I listen carefully to what God the LORD is saying, for he speaks peace to his people, his faithful ones. But let them not return to their foolish ways. - Psalm 85:8
The pessimist says, “If history teaches us anything, it teaches us that it doesn’t teach us anything!” Depending on your point of view, this could be a statement condemning history to the garbage can and to all those who teach it to redundancy. Or it could be a sad statement concerning human obduracy and stupidity. Whichever way we interpret the aphorism, we need to reject its conclusion, because history rightly taught and properly learned is a repository of great truth that has immense value. For example, the person who believes that God is active in the affairs of men sees history as “his story” and learns through it valuable lessons from him. History is all about the ways that the great Creator and Redeemer has acted, intervened, worked out his purposes, and revealed his true nature as years have succeeded years and centuries have rolled by into millennia.
It is certainly the case in God’s historic dealings with Israel that there are lessons to be learned. Those who have “eyes to see” can clearly discern the ways in which God was in control, even in the dark days of Israel’s history. As a result, students of Israel’s history, having looked back and pondered God’s activities in the past, have been equipped to look forward and anticipate his activity in the future. The psalmist, for example, wrote joyfully about God’s historic dealings: “You have poured out amazing blessings on your land! You have restored the fortunes of Israel. You have forgiven the guilt of your people—yes, you have covered all their sins” (Ps. 85:1-2). This was not wishful thinking and idle speculation on the part of the psalm writer. It was historically verifiable fact. God really had done all those things. Of this they could be sure—and they were!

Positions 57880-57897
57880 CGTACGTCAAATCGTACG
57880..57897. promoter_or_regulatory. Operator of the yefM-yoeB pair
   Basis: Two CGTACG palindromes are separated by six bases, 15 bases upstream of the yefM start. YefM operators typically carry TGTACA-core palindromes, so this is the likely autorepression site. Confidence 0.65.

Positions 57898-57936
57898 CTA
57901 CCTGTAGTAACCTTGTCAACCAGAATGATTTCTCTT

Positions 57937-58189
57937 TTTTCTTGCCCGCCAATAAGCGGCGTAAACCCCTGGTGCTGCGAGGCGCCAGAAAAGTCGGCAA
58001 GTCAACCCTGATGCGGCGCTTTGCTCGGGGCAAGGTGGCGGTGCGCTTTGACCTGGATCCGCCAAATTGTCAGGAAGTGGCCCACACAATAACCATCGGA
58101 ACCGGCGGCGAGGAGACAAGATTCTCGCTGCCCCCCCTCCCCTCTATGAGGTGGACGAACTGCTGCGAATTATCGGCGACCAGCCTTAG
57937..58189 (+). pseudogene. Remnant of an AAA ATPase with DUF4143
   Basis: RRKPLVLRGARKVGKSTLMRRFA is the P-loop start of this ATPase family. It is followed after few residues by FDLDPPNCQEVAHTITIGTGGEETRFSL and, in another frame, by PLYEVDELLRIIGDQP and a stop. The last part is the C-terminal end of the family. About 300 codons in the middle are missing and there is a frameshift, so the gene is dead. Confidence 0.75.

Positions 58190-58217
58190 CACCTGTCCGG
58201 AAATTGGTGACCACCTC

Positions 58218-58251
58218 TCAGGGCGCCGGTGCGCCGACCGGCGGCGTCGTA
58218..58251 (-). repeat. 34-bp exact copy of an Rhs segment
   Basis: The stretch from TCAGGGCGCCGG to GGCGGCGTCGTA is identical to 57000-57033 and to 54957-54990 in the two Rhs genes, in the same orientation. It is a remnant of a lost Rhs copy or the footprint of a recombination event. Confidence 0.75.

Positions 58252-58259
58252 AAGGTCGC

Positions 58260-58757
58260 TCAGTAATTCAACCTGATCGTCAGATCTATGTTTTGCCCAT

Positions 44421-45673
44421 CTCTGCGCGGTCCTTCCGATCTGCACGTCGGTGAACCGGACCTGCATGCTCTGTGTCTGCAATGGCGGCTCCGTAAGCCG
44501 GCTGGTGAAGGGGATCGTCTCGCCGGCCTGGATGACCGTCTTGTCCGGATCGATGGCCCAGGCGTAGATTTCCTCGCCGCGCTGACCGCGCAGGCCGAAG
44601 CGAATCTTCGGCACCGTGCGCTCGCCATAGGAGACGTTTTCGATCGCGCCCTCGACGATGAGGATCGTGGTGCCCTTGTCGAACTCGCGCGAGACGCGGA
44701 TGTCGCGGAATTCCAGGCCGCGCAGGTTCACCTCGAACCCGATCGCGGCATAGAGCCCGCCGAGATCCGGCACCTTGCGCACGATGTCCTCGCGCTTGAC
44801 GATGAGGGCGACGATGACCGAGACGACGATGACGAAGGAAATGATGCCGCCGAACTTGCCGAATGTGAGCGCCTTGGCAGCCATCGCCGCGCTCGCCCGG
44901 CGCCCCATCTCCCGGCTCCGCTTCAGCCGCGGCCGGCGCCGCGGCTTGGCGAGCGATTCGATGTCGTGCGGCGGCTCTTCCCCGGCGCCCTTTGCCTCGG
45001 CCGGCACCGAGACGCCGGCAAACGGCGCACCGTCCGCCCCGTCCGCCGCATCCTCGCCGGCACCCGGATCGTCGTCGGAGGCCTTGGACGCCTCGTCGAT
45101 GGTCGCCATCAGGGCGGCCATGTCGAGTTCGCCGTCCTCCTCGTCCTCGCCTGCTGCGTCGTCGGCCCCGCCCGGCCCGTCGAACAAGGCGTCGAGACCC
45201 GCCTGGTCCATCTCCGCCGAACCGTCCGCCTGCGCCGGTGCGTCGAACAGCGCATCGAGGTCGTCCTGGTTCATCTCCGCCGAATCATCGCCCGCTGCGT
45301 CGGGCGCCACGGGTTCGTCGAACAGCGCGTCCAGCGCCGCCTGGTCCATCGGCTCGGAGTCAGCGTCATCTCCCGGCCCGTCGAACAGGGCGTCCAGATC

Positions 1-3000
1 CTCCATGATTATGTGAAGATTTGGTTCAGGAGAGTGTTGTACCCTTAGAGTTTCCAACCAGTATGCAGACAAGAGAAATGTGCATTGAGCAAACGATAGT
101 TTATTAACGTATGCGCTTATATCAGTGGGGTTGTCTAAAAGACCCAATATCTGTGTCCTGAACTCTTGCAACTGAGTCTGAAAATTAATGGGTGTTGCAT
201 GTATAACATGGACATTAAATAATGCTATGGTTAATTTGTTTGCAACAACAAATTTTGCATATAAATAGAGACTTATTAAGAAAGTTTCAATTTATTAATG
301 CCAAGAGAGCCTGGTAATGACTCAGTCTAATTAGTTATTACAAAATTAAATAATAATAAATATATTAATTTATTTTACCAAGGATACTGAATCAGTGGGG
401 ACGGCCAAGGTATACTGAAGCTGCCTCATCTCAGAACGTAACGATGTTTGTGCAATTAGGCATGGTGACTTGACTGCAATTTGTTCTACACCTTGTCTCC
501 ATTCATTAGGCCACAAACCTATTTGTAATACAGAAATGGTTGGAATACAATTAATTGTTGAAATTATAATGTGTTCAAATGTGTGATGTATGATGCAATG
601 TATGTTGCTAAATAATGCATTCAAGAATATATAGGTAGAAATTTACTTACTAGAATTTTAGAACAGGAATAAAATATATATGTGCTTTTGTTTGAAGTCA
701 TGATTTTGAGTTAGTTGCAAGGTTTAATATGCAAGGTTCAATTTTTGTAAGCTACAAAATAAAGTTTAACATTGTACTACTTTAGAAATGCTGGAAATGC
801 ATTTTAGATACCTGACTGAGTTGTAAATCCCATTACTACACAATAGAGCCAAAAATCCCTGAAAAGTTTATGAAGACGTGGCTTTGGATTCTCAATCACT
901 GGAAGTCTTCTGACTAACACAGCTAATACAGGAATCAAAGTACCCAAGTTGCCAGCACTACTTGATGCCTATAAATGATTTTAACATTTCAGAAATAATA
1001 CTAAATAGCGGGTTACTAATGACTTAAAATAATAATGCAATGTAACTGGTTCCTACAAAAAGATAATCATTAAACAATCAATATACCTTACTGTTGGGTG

Because the psalm writer was clear about the past, he was confident of the future. So he sang, “Now turn to us again, O God of our salvation. . . . Won’t you revive us again, so your people can rejoice in you?” (Ps. 85:4, 6). How could he possible ask this of the Lord? Because God had done it before! What God had been he would continue to be, and what he had done he would continue to do.
The psalmist had learned an important lesson: The God of history is the God of today—and of tomorrow. So confident was the psalm writer that his prayers would be answered that he began to speak of them as if they had already been fulfilled. “Unfailing love and truth have met together. Righteousness and peace have kissed!” (85:10). With great confidence he added, “Our land will yield its bountiful crops” (85:12). He had learned God’s ways from history, and he could see what was coming.
History is not an endless succession of meaningless events, nor is it a continuous cycle of empty repetition. It is the story of the God of heaven at work on earth! And it is a treasure trove of wisdom for those who learn its lessons.
For Further Study: Psalm 85
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